Unfortunately, fighting in Trapped Dead is outrageously boring. All you need to do is right-click on an enemy (or box select a group of enemies and then click) and your characters will do the rest. This does cut down on having to click the mouse every second, but it doesn’t make for scintillating gameplay. It’s like an action RPG where the game does all the work for you. Of course, in role-playing games, you are also given spells to vary up the action, but Trapped Dead lacks any sort of variety in the fighting. Most of the weapons also have terrible accuracy and low damage, making close melee fighting the better option. The game usually does a terrible job selecting the most appropriate target if more than one enemy is box-selected. But as long as you don’t alert too many enemies at once, you’ll do fine. Coupled with the bland combat is the glacial pace of the game: walking (and even running) everywhere takes such a long time, and you see your enemies long before you can walk over to them, removing the suspense common in zombie games. The game lacks transparent walls, so your view is routinely obscured by the level layouts, although you can miraculously see into rooms you have yet to enter. Also, opening a door holsters your weapon (apparently it takes two hands) and changing a weapon stops your movement and erases any commands you might have issued. The game is difficult not because of the AI, but because the weapons are so terrible: it seriously takes twenty shots to land enough bullets to take out a low-level enemy. In addition, only two of the six characters can actually use health packs: an insane design decision. The small glimmer of hope Trapped Dead offers is when you have to compensate for the deficiencies of your characters (like the wheelchair guy not being able to use stairs), but these instances are few, scripted, and obvious. The AI is quite simple, only becoming a threat when present in large numbers. In short (too late!), Trapped Dead is an uninteresting chore to play.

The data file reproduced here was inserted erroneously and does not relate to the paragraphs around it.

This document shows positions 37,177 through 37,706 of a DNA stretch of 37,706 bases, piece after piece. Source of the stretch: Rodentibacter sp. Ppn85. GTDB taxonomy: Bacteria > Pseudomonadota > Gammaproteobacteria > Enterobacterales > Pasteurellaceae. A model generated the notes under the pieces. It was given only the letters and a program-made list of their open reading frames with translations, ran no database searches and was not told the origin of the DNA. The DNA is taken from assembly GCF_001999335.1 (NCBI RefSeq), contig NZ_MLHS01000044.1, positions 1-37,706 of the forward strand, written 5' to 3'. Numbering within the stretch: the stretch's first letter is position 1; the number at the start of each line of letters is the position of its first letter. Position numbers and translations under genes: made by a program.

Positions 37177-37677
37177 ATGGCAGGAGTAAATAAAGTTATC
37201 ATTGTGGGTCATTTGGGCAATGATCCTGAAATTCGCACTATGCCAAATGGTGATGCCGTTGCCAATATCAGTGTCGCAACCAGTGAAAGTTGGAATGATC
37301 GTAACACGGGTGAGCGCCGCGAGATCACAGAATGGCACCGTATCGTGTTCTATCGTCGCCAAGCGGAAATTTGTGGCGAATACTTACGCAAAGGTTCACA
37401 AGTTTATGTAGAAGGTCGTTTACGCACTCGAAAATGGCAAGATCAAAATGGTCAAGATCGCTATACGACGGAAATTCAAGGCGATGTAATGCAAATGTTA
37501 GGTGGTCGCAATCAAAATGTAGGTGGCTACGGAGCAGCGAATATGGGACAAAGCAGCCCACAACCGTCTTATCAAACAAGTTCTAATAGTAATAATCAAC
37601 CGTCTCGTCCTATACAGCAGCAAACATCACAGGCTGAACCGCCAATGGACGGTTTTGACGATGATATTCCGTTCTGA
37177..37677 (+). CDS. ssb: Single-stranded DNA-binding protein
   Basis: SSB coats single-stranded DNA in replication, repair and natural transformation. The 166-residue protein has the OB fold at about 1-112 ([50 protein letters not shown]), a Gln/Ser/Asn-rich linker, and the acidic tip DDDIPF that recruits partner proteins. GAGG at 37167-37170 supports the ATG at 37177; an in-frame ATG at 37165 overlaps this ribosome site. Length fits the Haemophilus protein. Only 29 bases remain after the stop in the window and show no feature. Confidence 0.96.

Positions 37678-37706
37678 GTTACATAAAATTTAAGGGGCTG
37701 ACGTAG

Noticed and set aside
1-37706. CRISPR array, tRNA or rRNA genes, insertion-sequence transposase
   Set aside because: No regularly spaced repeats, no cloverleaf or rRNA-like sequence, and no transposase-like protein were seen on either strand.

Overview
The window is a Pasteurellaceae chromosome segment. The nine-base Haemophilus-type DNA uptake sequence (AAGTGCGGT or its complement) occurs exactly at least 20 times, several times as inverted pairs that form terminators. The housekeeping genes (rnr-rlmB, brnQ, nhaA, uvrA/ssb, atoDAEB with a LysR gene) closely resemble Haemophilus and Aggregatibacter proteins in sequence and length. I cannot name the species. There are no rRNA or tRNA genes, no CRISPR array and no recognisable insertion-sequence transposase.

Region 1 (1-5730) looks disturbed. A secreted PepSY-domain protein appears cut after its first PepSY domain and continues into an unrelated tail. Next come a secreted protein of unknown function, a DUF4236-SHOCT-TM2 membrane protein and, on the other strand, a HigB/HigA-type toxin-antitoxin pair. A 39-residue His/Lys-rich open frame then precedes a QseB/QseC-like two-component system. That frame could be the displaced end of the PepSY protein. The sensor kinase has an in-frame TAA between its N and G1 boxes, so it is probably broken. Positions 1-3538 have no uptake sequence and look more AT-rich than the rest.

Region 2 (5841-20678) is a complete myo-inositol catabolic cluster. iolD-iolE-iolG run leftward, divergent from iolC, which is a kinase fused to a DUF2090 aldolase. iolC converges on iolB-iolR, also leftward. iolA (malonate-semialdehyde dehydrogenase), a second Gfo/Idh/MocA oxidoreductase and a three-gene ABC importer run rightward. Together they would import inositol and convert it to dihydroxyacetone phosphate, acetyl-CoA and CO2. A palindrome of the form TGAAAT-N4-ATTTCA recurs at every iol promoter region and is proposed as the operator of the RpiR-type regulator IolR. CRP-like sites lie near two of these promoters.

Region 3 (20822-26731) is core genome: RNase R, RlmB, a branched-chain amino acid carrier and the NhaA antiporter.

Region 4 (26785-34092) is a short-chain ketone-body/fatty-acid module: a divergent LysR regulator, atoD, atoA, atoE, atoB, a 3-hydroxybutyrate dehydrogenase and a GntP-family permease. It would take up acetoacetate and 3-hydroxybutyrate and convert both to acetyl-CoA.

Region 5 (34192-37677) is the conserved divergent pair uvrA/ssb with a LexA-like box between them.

Trapped Dead is a good idea on paper translated into a tedious game experience. The problem is two-fold: the game’s slow pace and hands-off combat. Simply walking around and engaging zombies is a drawn-out process because everyone moves so slowly (even when running), from the survivors to the zombies. While this might add time to make important tactical decisions, the combat doesn’t require any thinking: all you need to do is select an enemy and your characters will continuously hit them on their own until the zombies fall over. Thus, Trapped Dead simply becomes a matter of not getting overwhelmed, isolating a couple of zombies at a time. The weapon variety and different character attributes add some spice to the mix, but it’s not enough to save the title as a whole. While the game does offer cooperative multiplayer, I never found anyone to play with, and the use of fixed checkpoints that are not preserved if you exit the game are an arbitrary and annoying limitation. The somewhat unconventional control scheme also doesn’t help matters. Simply put, the zombie invasion of Trapped Dead just isn’t interesting.